This spirit is exemplified by the men and women we honor here today, Bordentown’s bravest, best and finest.  I’ve seen it myself, of course; the countless hours spent in training and on scenes, caring for our neighbors, so often on the worst day of their lives.  Our first responders have proven themselves worthy over and over, and one of our own, Lori Engler, was just named by the Burlington County Women’s Advisory Council to be Outstanding Woman of the Year in the Category of First Responder.  Lori’s getting married tomorrow, and I’ve been wanting to tell John that he can now join me off in the corner in our wives’ shadows.

We have here a firm foundation, and this is how I am choosing to remember and bear witness to the events of 9/11.  With sadness, with some fear, with anger, yes, but with every attempt to rest my heart on the firm foundation of our Lord; remembering that the empty tomb came only after the Cross, remembering that out of the very worst man was capable of, the very best was brought forth.


[1] https://www.911memorial.org/learn/resources/911-primer/module-5-memorializing-911

 


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Pentecost 15

If you were an Episcopalian looking for a church in Upper Manhattan in the first half of the 20th Century, you likely had stumbled across St. Ann’s, a beautiful Romanesque-style structure on the corner of 148th and Amsterdam.  It had an exterior of cream-colored brick and was 80 feet deep and 60 feet high.  The nave accommodated 300 and had an inclined floor, as in a theatre, so that the congregation would have an unobstructed view of the altar and officiating clergyman as he prayed and preached.  Many windows, most of them clear glass, flooded the room with light. There was no organ or choir loft.  In the basement were several rooms for social work and meetings of the Brotherhood of St. Andrew, and of the Guild of Silent Workers.  You would have stumbled across St. Ann’s Church for the Deaf-Mutes, the first church building in the country erected solely for the use of the hearing impaired.[1]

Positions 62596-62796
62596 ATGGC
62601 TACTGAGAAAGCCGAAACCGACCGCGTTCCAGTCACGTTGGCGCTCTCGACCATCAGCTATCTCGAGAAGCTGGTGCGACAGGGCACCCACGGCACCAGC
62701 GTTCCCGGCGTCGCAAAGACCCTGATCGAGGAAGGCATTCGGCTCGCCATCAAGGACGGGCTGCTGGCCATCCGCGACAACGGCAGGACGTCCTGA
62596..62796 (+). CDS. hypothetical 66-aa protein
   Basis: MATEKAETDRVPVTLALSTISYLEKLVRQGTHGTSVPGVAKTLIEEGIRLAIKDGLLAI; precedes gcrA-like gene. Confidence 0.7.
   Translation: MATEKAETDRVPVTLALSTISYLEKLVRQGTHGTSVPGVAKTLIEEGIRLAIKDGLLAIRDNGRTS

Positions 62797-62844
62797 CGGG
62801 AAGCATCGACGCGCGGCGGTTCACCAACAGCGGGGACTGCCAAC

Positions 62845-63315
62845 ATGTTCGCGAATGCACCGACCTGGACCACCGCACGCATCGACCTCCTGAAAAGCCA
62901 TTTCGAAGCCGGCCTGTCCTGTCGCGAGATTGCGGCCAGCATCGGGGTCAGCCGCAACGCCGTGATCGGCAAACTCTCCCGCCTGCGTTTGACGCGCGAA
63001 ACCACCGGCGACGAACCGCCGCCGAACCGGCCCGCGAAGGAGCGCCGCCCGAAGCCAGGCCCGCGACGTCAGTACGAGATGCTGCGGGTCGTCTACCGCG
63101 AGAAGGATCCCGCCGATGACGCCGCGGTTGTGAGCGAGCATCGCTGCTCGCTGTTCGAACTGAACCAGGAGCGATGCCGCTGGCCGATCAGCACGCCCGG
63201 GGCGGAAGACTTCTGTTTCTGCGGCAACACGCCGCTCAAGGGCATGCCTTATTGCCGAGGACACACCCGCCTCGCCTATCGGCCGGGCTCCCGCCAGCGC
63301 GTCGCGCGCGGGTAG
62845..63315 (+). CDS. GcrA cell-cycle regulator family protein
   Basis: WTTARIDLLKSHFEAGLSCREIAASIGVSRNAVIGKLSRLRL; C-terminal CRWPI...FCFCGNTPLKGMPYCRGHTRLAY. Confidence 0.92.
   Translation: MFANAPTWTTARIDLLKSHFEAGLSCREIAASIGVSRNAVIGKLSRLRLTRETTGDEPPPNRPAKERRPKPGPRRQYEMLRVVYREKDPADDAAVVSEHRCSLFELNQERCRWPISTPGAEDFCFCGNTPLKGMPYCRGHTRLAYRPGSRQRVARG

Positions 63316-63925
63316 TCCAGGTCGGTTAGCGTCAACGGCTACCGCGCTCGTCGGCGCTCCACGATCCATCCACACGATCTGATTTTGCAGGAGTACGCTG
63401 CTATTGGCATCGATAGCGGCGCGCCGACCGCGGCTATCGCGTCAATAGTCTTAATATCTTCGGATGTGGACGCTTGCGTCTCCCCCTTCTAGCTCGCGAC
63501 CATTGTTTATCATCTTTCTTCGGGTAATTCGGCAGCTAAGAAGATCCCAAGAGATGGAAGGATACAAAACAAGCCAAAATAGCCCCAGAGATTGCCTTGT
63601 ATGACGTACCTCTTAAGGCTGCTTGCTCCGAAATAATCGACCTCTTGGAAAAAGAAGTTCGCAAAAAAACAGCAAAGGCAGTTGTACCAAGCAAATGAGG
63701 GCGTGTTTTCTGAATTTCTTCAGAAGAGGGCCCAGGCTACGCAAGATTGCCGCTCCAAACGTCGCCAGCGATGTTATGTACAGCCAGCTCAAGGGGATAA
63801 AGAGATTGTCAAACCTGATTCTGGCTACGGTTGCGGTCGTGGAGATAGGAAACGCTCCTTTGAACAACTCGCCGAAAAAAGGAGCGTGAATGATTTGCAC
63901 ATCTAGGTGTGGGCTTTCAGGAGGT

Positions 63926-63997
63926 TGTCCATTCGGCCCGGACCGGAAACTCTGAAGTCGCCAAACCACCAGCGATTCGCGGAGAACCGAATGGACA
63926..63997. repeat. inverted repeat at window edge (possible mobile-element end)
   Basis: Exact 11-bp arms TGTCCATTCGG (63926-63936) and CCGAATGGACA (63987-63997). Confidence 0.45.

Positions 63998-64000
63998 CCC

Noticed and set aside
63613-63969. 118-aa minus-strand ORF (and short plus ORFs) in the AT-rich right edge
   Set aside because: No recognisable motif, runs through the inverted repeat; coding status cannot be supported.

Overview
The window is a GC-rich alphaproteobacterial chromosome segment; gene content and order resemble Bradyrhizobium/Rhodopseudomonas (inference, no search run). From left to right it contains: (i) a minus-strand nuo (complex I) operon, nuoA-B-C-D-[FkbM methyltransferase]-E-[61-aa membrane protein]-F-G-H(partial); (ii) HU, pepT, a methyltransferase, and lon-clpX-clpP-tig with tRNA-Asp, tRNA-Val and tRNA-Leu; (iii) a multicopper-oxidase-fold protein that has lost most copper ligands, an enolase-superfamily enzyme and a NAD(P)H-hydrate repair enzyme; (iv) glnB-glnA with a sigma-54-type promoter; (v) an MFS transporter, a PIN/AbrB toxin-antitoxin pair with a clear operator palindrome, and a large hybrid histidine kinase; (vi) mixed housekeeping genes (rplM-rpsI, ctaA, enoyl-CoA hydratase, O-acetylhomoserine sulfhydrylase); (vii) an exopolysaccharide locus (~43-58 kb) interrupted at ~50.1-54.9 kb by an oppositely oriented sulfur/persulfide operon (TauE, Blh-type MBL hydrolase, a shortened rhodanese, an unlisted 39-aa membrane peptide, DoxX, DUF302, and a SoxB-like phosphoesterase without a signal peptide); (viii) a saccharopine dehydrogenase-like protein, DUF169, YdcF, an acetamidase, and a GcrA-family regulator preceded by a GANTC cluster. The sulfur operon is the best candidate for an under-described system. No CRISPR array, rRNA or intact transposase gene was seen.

“Be opened.”  Eph’phatha.  A simple and elegant phrase that doesn’t see to go along at all with sticking your fingers in a guy’s ears and wiping your spit on his tongue.  As the write Eleanor Stump asked, “What happened to the elegant kind of miracle where Jesus just says a word and a person is healed?” 

“The answer lies in the question.  What Jesus does is literally a silent show.  It has to be.  Jesus is trying to communicate with someone who can’t hear.  In other cases, before Jesus does a miracle, Jesus talks to the person for whom the miracle will be done.  In this case, he does charades. 

“His charade begins by letting the deaf man know that Jesus is putting a part of himself into the deaf man—his fingers into the deaf man’s ears, his spit into the deaf man’s mouth.  By this means, Jesus invites the deaf man to accept Jesus into himself—literally.  And then Jesus looks up to heaven to show the deaf man the source of Jesus’ power.  It doesn’t come from some magic in Jesus’ fingers or spittle.  It comes from God, whose power is in Jesus, who is in the deaf man, by means of this charade. 

“Even the groaning and the speech of Jesus to the deaf man make sense if we think of them in this way.  First, the deaf man sees Jesus open his mouth to make the inarticulate sound of groaning. This deaf man doesn’t speak, but even those made mute by deafness can groan. In groaning, Jesus joins the deaf man, who can see Jesus groaning even if he can’t hear him.